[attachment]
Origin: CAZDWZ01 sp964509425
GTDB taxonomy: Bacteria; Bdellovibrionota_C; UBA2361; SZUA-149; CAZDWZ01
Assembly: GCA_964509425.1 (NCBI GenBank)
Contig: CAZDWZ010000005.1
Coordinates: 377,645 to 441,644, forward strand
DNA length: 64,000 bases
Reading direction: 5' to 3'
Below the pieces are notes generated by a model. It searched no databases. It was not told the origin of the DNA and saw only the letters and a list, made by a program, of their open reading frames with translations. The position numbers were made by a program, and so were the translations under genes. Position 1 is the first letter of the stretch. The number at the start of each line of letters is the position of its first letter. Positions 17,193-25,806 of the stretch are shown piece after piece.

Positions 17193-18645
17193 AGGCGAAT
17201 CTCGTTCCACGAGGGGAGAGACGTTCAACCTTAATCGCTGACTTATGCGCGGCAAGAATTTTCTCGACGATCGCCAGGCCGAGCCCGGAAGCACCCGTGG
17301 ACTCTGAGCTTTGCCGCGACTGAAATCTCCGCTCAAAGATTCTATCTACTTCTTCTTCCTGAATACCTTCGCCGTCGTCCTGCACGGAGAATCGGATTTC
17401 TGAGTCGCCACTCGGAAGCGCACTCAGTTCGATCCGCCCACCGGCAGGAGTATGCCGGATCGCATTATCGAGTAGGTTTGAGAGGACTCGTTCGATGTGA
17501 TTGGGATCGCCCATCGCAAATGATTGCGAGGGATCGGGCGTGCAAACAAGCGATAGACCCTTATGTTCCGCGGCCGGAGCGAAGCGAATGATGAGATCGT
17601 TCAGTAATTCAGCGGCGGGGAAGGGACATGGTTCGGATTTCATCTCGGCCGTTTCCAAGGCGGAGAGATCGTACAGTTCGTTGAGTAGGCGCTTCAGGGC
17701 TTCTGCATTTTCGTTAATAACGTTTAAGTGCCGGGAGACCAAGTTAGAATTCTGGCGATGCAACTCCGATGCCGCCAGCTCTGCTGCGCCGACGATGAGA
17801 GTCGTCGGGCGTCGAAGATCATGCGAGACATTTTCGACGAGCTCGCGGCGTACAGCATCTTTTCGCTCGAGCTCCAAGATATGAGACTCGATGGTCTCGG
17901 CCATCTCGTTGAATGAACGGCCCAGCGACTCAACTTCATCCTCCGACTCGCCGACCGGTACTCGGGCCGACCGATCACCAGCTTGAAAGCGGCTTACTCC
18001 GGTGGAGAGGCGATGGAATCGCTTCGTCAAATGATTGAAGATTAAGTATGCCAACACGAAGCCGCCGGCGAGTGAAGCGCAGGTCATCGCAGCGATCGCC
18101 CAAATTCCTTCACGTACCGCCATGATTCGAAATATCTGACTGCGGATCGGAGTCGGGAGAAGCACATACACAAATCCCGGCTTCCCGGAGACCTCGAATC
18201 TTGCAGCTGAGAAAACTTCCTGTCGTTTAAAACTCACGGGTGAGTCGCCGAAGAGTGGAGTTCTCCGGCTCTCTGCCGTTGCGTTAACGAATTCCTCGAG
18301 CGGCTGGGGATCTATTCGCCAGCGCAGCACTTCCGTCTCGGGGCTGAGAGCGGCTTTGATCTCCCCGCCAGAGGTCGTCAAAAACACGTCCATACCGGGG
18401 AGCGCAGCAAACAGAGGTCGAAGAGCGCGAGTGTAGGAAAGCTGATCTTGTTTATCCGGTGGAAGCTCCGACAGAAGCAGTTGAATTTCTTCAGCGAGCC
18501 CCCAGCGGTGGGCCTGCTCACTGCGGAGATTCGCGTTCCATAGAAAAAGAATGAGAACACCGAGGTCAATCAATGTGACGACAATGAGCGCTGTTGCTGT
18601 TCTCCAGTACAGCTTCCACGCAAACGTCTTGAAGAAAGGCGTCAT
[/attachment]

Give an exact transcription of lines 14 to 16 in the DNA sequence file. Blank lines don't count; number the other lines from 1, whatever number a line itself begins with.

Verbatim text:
17501 TTGGGATCGCCCATCGCAAATGATTGCGAGGGATCGGGCGTGCAAACAAGCGATAGACCCTTATGTTCCGCGGCCGGAGCGAAGCGAATGATGAGATCGT
17601 TCAGTAATTCAGCGGCGGGGAAGGGACATGGTTCGGATTTCATCTCGGCCGTTTCCAAGGCGGAGAGATCGTACAGTTCGTTGAGTAGGCGCTTCAGGGC
17701 TTCTGCATTTTCGTTAATAACGTTTAAGTGCCGGGAGACCAAGTTAGAATTCTGGCGATGCAACTCCGATGCCGCCAGCTCTGCTGCGCCGACGATGAGA